SYDNEY (Reuters) - Sterling surged in early Asian trading on Friday after an opinion poll carried out on the day of the referendum showed opponents to Scottish independence had a widening lead on the day of the vote, though it was not a true exit poll.
Markets have increasingly wagered that the “No” camp would win and quickly took sterling to a two-year peak on the euro and a two-week high against the U.S. dollar.
Shortly after voting booths closed at 5 p.m. ET, YouGov reported support for Scottish independence amounted to 46 percent of the electorate with 54 percent wanting to stay in the United Kingdom. YouGov contacted Scots it had previously canvassed in recent days and its survey is not akin to a full exit poll.
Just under two weeks ago, it produced a poll that briefly put the independence campaign ahead, sending shockwaves through the British establishment.
The pound climbed half a U.S. cent to $1.6445, a marked turnaround from a 10-month low of $1.6051 touched just last week.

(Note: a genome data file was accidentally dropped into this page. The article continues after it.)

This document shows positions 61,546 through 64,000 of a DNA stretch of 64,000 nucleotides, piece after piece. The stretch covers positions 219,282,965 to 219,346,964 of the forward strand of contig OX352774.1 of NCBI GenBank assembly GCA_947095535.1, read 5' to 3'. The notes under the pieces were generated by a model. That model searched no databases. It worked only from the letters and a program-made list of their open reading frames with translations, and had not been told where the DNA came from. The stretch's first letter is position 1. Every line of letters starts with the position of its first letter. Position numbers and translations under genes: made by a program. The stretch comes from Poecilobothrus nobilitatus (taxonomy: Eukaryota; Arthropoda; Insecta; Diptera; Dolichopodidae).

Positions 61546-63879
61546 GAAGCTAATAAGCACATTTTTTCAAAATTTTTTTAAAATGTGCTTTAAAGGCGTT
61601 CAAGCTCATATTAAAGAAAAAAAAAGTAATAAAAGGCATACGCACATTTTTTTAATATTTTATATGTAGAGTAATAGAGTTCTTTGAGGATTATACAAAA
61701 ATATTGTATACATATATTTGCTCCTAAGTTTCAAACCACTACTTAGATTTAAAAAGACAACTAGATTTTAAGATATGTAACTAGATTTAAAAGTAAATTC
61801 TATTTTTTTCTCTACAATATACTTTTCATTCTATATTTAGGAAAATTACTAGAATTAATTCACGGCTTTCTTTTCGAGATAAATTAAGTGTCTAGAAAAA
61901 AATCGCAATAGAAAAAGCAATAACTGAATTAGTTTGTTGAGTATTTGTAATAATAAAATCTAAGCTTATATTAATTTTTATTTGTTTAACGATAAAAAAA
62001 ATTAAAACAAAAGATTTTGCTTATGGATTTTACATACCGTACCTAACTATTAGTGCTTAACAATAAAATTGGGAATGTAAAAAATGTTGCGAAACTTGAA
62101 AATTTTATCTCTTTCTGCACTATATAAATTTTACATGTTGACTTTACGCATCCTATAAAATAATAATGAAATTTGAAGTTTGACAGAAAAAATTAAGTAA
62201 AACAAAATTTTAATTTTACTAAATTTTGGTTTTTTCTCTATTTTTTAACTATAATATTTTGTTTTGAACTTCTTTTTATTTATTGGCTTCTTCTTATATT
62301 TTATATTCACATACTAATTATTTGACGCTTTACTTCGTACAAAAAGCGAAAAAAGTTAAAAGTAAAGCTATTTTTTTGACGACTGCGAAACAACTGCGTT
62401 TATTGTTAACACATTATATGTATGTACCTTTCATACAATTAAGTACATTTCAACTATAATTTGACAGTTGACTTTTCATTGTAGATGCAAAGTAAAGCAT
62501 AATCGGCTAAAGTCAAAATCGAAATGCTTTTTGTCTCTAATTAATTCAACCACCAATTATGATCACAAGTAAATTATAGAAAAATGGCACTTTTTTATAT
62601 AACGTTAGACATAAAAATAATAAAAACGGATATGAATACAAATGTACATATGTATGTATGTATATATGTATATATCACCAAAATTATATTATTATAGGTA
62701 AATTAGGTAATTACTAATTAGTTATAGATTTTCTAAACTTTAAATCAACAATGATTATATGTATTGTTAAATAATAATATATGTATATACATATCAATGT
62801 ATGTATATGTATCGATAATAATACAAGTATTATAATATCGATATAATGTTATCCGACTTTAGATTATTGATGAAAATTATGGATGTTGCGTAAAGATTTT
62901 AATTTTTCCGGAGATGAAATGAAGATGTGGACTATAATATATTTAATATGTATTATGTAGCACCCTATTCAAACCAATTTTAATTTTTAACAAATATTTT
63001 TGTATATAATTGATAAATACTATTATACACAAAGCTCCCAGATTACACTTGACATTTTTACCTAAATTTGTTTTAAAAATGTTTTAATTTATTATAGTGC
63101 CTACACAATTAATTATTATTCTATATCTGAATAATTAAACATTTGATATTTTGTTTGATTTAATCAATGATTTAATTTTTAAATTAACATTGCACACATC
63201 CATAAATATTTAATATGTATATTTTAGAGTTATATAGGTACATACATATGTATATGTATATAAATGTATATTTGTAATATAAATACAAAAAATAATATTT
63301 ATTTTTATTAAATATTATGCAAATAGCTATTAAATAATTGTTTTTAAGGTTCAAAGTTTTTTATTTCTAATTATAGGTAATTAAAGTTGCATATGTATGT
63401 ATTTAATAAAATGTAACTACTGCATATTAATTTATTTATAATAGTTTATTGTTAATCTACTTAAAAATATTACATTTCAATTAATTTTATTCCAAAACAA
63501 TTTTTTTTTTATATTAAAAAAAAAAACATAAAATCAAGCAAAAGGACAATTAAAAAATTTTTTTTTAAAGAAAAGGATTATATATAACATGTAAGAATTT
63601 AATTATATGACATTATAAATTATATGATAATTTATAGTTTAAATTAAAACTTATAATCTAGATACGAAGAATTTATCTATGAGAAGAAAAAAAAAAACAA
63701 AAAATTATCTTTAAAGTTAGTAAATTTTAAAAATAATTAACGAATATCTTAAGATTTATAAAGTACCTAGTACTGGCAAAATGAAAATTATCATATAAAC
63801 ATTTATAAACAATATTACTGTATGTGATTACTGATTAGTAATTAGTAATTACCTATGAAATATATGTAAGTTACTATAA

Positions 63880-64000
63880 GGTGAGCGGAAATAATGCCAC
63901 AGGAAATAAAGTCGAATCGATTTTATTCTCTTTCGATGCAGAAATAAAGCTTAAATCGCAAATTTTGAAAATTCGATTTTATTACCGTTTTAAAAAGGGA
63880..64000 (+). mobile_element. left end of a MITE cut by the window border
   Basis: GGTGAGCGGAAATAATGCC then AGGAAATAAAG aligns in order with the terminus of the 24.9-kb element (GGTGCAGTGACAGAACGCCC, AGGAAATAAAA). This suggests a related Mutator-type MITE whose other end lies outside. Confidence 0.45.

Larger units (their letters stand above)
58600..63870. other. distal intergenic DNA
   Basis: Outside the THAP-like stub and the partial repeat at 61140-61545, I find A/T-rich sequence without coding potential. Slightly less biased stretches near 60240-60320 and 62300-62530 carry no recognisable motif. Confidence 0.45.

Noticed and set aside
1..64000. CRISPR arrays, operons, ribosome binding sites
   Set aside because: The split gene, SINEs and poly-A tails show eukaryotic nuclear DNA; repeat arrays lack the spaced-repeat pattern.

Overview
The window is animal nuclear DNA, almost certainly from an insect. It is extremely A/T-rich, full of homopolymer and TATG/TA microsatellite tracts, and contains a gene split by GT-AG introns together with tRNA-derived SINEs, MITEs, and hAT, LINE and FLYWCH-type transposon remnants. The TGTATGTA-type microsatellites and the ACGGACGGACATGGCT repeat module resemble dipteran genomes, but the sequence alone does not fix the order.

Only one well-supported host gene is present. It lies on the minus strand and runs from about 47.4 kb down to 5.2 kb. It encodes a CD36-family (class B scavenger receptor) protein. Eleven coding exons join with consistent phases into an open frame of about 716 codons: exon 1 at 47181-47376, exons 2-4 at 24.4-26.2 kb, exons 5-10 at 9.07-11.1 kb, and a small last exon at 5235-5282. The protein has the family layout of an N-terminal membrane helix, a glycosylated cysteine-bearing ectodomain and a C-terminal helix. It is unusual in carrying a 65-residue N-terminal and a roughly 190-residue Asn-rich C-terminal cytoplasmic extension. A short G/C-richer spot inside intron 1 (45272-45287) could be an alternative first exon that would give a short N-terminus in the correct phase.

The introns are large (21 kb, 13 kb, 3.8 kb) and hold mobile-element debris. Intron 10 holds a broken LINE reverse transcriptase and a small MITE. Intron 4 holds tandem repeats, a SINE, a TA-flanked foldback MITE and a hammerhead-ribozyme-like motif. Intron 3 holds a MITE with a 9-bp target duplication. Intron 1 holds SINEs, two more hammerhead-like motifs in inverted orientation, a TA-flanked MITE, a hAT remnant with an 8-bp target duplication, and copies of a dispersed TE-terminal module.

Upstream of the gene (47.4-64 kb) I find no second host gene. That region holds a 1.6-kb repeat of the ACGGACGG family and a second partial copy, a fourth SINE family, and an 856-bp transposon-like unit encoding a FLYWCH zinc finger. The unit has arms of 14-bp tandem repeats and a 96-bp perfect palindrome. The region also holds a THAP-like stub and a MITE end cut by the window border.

The euro fell to 78.45 pence from around 78.78 just before the opinion poll hit dealing screens.
Laurence Janta-Lipinski, YouGov’s research manager, said the organization’s last poll had picked up a “small but significant late swing from Yes to No on polling day”.
“This YouGov poll indicates the union has prevailed - it certainly looks more comfortable than it did 10 days ago,” Janta-Lipinski told Reuters. “It look like the union will remain intact for the time being.”
Reporting by Wayne Cole, editing by G Crosse